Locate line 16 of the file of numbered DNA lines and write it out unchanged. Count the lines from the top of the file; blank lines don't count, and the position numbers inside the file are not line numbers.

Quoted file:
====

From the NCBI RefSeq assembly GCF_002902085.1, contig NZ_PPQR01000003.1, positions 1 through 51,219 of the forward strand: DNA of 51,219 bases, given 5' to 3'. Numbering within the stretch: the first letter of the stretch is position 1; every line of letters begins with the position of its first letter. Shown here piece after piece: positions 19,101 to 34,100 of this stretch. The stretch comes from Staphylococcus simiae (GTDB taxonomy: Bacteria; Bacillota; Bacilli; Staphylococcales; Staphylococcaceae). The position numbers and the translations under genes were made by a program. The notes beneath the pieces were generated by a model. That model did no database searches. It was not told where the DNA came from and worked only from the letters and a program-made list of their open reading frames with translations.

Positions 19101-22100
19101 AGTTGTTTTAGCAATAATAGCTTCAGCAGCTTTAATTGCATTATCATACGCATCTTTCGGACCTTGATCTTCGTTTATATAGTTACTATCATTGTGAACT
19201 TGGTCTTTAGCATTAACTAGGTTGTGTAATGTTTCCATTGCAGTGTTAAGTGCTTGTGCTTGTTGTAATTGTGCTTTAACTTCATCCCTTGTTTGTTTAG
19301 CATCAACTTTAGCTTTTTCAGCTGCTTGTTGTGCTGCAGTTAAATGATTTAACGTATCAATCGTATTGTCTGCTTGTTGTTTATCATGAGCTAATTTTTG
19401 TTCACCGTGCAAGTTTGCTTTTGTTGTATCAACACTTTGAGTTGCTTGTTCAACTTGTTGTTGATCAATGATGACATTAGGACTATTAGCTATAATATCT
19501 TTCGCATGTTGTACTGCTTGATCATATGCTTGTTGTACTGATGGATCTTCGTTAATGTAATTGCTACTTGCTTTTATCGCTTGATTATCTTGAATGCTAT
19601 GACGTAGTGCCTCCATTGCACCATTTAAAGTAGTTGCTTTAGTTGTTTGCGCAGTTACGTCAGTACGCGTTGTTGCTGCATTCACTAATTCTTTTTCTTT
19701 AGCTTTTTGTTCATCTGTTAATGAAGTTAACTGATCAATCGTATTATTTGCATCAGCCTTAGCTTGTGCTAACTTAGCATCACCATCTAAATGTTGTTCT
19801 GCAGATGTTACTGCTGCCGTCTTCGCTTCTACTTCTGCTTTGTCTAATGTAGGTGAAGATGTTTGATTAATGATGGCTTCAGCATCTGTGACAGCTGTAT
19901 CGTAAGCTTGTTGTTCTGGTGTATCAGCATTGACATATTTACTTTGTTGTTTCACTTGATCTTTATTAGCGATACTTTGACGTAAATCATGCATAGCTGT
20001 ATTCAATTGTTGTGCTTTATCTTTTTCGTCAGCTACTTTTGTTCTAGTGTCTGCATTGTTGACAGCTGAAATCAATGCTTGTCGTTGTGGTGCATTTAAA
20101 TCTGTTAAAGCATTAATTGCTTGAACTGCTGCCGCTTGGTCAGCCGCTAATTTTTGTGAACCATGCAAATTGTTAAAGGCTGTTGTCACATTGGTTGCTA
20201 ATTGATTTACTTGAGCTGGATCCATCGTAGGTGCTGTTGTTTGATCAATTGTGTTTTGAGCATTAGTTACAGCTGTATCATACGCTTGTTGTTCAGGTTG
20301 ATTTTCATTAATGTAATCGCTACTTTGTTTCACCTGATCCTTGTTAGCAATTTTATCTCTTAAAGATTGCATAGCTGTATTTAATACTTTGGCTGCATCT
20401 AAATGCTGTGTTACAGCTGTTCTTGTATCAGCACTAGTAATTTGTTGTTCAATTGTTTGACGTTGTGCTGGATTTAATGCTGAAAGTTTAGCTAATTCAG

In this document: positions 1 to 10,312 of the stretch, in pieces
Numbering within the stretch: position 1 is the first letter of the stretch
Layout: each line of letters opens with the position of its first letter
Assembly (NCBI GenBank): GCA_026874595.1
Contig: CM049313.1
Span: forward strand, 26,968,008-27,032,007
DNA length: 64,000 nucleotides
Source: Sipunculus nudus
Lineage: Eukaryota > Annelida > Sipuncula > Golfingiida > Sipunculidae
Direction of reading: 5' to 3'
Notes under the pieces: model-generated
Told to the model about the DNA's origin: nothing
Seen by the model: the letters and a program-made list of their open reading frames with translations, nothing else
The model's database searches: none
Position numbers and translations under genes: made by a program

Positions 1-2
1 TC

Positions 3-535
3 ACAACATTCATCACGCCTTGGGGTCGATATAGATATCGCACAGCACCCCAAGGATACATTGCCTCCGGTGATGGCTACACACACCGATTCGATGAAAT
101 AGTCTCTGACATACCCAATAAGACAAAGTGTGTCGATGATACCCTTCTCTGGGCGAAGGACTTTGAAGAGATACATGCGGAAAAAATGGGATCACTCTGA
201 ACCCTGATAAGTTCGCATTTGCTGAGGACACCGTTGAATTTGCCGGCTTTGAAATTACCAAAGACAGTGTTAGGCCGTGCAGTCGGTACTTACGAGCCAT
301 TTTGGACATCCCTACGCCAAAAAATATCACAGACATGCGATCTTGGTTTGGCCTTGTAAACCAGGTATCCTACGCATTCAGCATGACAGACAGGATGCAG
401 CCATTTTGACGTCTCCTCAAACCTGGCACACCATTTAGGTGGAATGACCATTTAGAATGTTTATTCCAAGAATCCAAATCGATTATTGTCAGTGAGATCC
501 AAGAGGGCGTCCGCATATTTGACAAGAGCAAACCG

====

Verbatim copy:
20401 AAATGCTGTGTTACAGCTGTTCTTGTATCAGCACTAGTAATTTGTTGTTCAATTGTTTGACGTTGTGCTGGATTTAATGCTGAAAGTTTAGCTAATTCAG